Charlie Weaver got a sense of the new world order when he found himself begging Republicans in the U.S. Senate and House to vote for TPP, the Trans-Pacific Partnership, an 11-nation trade agreement. Weaver, executive director of the Minnesota Business Partnership, saw the power of Donald Trump’s populist campaign promises of economic isolationism and immigration restrictions. So did the 120 chief executives from every major Minnesota economic sector who make up the partnership’s members. They lost badly on TPP. With Trump elected and about to assume the presidency, anti-corporate sentiment lingers. In that atmosphere, Weaver discussed how Minnesota’s business leaders will have to exert their influence in novel ways.
Q: What is your members’ biggest fear with trade?
A: The biggest fear is that you’d start a trade war. You’d start imposing tariffs. You’d tear up NAFTA [the North American Free Trade Agreement], which is what he [Trump] proposed during the campaign. He’s already said he’s walking away from TPP, which doesn’t make sense. It would hurt Minnesota companies. All of this and immigration would cost us jobs. There’s no doubt about it.
Q: Attacking trade and immigration were such rallying points for Trump in winning the election. What are you actively doing to get him to change those things that he said he was going to do?
A: We are working along with the Business Roundtable in D.C., the Financial Services Roundtable and various trade associations, as well as legislators from the various states who rely heavily on trade. We will all be weighing in on this. The way that Trump can pivot here is his tax plan. If he can be successful in lowering the corporate tax rate and repatriating all this money that a lot of companies have overseas, that is going to be a jump start for this economy, and I think will create the kind of jobs that he’s promised in the Rust Belt.
Q: What can you do if you’re a CEO at a time when truth and empirical data are not necessarily winning the day?
A: No. 1, we need to do a better job of laying out the facts. If there’s one thing the business community may be guilty of, it’s that we don’t do a good enough job of talking about issues, whether it’s immigration or trade or foreign relations. We’ve been reticent to talk about the impact of those things on jobs because it’s such an incendiary environment. Today’s environment is more protectionist than any time in my lifetime probably. That’s one of the reasons Trump got elected. He talked about that. People are scared. Their way of living has changed. So we need to do a better job on trade, for example, of talking about the fact that every billion dollars in exports supports about 6,000 American jobs.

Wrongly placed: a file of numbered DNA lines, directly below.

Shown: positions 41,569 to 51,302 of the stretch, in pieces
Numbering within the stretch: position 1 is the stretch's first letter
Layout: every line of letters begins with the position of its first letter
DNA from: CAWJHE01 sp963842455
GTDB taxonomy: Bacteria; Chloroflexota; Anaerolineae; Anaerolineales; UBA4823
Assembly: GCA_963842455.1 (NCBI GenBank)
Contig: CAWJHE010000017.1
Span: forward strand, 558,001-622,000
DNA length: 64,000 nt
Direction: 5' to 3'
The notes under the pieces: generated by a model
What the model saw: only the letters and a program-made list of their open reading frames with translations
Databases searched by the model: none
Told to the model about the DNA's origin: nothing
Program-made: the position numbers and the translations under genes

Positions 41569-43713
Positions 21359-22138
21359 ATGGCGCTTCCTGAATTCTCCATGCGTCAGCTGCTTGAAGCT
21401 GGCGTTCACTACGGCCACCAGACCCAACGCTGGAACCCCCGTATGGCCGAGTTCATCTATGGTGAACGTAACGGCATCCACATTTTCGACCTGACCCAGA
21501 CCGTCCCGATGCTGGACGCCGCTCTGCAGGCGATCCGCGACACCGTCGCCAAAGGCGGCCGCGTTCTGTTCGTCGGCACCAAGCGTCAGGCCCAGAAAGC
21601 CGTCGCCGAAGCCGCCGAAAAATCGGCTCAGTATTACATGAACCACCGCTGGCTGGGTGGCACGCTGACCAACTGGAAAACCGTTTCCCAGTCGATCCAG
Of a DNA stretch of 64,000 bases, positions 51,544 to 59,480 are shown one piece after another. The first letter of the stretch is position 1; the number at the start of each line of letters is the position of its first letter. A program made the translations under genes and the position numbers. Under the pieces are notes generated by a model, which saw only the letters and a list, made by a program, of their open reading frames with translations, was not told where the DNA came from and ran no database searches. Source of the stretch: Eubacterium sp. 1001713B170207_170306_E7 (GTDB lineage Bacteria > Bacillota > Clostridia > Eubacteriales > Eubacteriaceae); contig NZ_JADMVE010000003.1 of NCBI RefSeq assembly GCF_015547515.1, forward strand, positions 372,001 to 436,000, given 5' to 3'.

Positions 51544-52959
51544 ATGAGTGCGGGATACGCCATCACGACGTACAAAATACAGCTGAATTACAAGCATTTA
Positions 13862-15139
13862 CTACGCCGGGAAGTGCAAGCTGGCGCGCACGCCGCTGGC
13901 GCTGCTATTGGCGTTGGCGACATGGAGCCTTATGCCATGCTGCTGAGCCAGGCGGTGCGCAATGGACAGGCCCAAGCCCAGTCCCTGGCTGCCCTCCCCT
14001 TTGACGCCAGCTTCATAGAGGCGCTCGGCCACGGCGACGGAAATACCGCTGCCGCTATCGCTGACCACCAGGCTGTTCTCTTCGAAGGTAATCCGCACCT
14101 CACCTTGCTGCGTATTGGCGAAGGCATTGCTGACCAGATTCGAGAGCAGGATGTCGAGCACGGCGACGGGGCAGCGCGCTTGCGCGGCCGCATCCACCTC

Q: Is it more important today than at any time in your members’ tenures for them to exert themselves on public policy?
A: Yes. Over the last 10 years, our members, the CEOs, have become far more involved in government affairs and in issues like trade policy and immigration than they ever thought they would. The business community needs to double down on getting active on these issues. And certainly growth is an issue. Cargill’s a great example: Will Cargill be able to grow if we don’t engage in TPP and we throw out NAFTA? There are smaller companies: Graco does a ton of work in Asia. It’s a great company in northeast Minneapolis.
Q: How realistic is it to think that the jobs the state lost in the manufacturing sector can come back as they were?
A: It’s probably unrealistic to expect the level of jobs that we had at one point. That doesn’t necessarily mean Trump is not going to be successful. He will, mostly because of regulatory changes, rather than tariffs. But even if the revenue were the same and even if production was the same as it was 20 or 30 years ago on the Iron Range, you still wouldn’t have as many jobs because of technological advances. One thing Trump can do — and he doesn’t have to go through Congress — is tear up all of those executive orders [from the Obama administration] and issue new ones. The regulatory stranglehold that the Obama administration had on a lot of industries is clearly going to be loosened.
Q: Let’s shift to immigration. Explain why immigrants are so important in Minnesota.
A: When people think of immigrants, they think of farmworkers or someone working for Jennie-O turkey. But since [the Sept. 11, 2001 terrorist attacks], there’s also companies like Mayo Clinic that have had difficulty getting the kind of talent that they need. Doctors, physicians, medical experts — people who before 9/11 could come to this country and work. That pipeline has really been tightened since 9/11. There are two different issues around immigration. One is the terrorist side of it. We really need to be careful and smart about who we let in. And then there’s the basic workers. Let’s get a path to make them legal.
Q: How can we back off the hateful speech about immigrants that the campaign created?
A: You condemn that rhetoric publicly. I think business leaders have done it. You really can’t have a thoughtful discussion until the rhetoric stops. The gravitas of the presidency tends to cause the new occupants to be more cautious with their language. I think we’re seeing some of that out of the president-elect. We need to encourage him to tone it down.